Last month we told of the influence of Rev. Dr. Philemon H. Fowler, minister of the Utica Presbyterian Church, in recruiting families to settle in Westminster Park. It was through his influence that the Northrup’s and the Carpenter’s came to Westminster. This month we see Reverend Dr. Fowler inspiring another family of his congregation, the family of Victor Bell Stewart of Utica, to invest in the Park as well.
Among the Presbyterian passengers were V. B. Stewart and one of his daughters, along with thirty-five other Uticans. Rail cars were added to the train at Carthage to accommodate passengers from Watertown, Lowville, Carthage and other points in the North Country. The party, which then numbered 175, had an opportunity to hike the land, have an afternoon sail, and ferry over to Alexandria Bay for supper and a meeting with the Trustees. All were enthralled, but this was not Stewart’s introduction to the Park. More likely, he was there to join Brown in promotion of the community.
By the Summer of 1879, the firm of Binninger and Strainge of Dexter, NY had built a cottage for the Stewart family for the sum of $600. The cottage featured porches on the front and at the sides and a four-story tower. This style of cottage was a popular design in the early construction of Westminster Park. The Northrup’s cottage on Lot 769 was a twin of Stewart’s.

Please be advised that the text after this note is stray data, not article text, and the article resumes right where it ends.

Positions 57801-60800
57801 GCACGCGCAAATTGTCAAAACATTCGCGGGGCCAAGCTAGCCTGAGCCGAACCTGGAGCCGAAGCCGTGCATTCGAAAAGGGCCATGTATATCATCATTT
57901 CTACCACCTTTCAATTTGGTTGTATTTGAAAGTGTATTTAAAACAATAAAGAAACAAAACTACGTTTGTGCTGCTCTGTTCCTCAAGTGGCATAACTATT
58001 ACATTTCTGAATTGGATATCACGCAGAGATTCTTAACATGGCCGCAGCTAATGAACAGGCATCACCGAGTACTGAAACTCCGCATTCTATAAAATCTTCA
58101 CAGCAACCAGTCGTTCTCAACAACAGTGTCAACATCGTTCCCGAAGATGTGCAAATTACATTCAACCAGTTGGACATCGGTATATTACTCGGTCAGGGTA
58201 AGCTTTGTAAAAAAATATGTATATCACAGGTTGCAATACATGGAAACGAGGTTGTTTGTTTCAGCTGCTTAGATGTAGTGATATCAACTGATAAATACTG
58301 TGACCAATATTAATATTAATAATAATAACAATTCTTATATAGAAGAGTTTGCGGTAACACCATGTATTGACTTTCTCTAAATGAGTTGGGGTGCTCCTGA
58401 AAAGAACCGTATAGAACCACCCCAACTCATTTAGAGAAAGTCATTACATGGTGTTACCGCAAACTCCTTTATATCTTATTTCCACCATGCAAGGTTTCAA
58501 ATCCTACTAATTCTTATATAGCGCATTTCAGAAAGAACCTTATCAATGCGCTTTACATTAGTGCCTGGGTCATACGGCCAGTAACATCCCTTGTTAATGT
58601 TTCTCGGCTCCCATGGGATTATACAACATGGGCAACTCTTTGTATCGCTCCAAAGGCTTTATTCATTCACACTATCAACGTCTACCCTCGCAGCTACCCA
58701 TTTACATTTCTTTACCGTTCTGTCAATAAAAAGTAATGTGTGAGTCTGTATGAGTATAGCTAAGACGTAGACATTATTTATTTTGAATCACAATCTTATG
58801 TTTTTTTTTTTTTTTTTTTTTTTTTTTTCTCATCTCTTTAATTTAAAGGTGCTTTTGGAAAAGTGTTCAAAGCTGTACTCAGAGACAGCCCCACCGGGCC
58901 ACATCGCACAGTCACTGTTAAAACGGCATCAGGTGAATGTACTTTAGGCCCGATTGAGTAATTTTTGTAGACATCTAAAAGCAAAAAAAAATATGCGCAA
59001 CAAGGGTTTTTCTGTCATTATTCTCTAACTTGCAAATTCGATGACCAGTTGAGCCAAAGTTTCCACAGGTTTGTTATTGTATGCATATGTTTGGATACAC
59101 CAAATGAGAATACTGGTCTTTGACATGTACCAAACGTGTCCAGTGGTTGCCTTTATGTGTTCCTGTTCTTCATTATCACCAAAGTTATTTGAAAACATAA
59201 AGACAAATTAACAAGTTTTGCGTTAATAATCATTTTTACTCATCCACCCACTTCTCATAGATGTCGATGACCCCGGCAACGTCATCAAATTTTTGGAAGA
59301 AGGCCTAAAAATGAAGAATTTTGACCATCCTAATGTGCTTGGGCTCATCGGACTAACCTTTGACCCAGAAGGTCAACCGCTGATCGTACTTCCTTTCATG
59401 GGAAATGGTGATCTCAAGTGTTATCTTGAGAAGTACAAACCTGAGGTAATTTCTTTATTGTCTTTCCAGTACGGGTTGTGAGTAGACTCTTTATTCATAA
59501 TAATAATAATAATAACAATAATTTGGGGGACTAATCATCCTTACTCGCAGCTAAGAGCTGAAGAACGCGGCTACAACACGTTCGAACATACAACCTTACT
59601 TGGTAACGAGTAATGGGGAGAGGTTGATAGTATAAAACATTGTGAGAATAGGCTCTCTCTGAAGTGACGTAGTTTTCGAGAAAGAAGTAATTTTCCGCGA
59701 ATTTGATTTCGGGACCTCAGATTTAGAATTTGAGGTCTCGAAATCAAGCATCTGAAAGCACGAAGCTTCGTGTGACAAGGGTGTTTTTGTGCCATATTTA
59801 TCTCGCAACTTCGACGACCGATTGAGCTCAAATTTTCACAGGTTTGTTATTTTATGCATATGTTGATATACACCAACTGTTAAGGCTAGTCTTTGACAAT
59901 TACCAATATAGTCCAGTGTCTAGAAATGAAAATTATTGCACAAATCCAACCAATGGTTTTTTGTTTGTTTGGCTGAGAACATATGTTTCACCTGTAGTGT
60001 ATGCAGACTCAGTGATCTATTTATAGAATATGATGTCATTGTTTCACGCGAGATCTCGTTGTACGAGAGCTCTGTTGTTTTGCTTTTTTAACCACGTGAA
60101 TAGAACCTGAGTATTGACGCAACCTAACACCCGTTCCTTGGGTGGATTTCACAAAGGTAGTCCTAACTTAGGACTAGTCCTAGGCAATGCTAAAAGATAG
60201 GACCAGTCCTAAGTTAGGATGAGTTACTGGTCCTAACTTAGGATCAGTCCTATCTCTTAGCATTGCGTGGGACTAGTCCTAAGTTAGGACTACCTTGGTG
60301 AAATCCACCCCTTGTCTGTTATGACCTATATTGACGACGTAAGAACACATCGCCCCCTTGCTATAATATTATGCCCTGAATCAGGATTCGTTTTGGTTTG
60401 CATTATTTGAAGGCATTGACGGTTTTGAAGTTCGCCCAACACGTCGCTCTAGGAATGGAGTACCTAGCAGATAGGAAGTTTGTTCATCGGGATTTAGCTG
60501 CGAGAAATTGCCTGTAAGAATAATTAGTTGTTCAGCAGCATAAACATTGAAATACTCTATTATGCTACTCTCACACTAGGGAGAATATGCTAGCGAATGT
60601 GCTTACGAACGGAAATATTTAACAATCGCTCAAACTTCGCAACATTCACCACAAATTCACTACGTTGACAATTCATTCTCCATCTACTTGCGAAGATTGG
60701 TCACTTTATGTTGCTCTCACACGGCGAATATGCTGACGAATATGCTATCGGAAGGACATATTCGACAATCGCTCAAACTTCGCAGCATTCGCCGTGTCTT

The Stewart’s first season in their new cottage was not without peril. In 1879 there is a report of an incident involving the steam yacht “C. R. Turner”. The yacht was carrying a party of excursionists from Westminster Park, which included two of the Stewart daughters, as well as six others. The ship ran up on a shoal near Taylor’s landing about three miles above the Bay. The passengers had to be rescued by the steamer, the “J. F. Maynard”. After returning the group to Westminster, the “J. F. Maynard” went back to the scene of the accident to free the C. R. Turner from the shoal. A dramatic afternoon for two young women who were new to the River!
In 1879 V. B. Stewart served as a member of the Building Committee of Westminster making decisions on the lease of the Hotel to R. F. Steele of Adams, the enlargement of the Hotel (adding sixty rooms), plans for a ferry house and a barn, and the “purchase of two islands just north of the Chapel in Canada waters.” In 1881, R. F. Steele concluded his arrangement as Hotel proprietor and sold his interest to the Harrington Brothers of Utica. The Harrington Brothers operated Yankee Grocery Store in a Utica building owned by V. B. Stewart. And so it went through the years. Stewart’s influence on the Westminster community was unmistakable.
Who was Victor B. Stewart? Stewart was born into a modest family on Potato Hill near Boonville. His family moved into Central New York where he was educated in public schools and developed the qualities that brought him success in life. As an adult, Stewart became President of Carlton Furnace Company, manufacturer of hot air furnaces, which later merged into International Heater Company, with a profit to Stewart. He reinvested his money in real estate and insurance companies. Stewart participated in local government as a Republican Alderman in Utica, was President of the Utica Chamber of Commerce, active in Utica Mechanics Association, and was a member of the Utica Lodge of Masons, as well as the Odd Fellows. Stewart was a member of the Westminster Presbyterian Church and a Superintendent of the Sunday School. One account described him as the most prominent citizen in Utica.